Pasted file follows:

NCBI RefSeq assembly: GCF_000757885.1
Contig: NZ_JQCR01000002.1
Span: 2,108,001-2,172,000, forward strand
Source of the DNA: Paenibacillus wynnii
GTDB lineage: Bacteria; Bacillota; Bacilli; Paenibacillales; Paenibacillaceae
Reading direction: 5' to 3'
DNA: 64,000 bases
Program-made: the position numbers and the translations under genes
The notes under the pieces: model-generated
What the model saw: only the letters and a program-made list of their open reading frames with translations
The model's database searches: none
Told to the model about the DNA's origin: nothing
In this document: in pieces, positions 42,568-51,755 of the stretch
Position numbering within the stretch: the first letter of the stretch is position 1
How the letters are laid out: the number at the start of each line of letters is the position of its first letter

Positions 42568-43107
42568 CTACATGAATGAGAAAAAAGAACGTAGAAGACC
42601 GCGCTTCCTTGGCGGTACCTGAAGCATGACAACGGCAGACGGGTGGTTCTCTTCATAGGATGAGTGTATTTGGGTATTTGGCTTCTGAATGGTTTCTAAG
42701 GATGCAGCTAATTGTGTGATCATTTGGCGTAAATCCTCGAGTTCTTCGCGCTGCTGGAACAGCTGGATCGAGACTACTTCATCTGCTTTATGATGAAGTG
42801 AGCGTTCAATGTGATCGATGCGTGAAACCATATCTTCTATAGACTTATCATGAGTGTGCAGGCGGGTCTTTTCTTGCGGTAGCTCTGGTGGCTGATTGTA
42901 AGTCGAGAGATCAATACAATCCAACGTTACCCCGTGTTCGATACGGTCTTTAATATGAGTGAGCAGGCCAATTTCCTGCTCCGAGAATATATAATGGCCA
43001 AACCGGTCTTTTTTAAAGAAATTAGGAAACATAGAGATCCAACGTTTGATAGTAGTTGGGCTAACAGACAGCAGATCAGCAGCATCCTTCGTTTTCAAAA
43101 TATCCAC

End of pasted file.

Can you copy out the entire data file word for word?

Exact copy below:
NCBI RefSeq assembly: GCF_000757885.1
Contig: NZ_JQCR01000002.1
Span: 2,108,001-2,172,000, forward strand
Source of the DNA: Paenibacillus wynnii
GTDB lineage: Bacteria; Bacillota; Bacilli; Paenibacillales; Paenibacillaceae
Reading direction: 5' to 3'
DNA: 64,000 bases
Program-made: the position numbers and the translations under genes
The notes under the pieces: model-generated
What the model saw: only the letters and a program-made list of their open reading frames with translations
The model's database searches: none
Told to the model about the DNA's origin: nothing
In this document: in pieces, positions 42,568-51,755 of the stretch
Position numbering within the stretch: the first letter of the stretch is position 1
How the letters are laid out: the number at the start of each line of letters is the position of its first letter

Positions 42568-43107
42568 CTACATGAATGAGAAAAAAGAACGTAGAAGACC
42601 GCGCTTCCTTGGCGGTACCTGAAGCATGACAACGGCAGACGGGTGGTTCTCTTCATAGGATGAGTGTATTTGGGTATTTGGCTTCTGAATGGTTTCTAAG
42701 GATGCAGCTAATTGTGTGATCATTTGGCGTAAATCCTCGAGTTCTTCGCGCTGCTGGAACAGCTGGATCGAGACTACTTCATCTGCTTTATGATGAAGTG
42801 AGCGTTCAATGTGATCGATGCGTGAAACCATATCTTCTATAGACTTATCATGAGTGTGCAGGCGGGTCTTTTCTTGCGGTAGCTCTGGTGGCTGATTGTA
42901 AGTCGAGAGATCAATACAATCCAACGTTACCCCGTGTTCGATACGGTCTTTAATATGAGTGAGCAGGCCAATTTCCTGCTCCGAGAATATATAATGGCCA
43001 AACCGGTCTTTTTTAAAGAAATTAGGAAACATAGAGATCCAACGTTTGATAGTAGTTGGGCTAACAGACAGCAGATCAGCAGCATCCTTCGTTTTCAAAA
43101 TATCCAC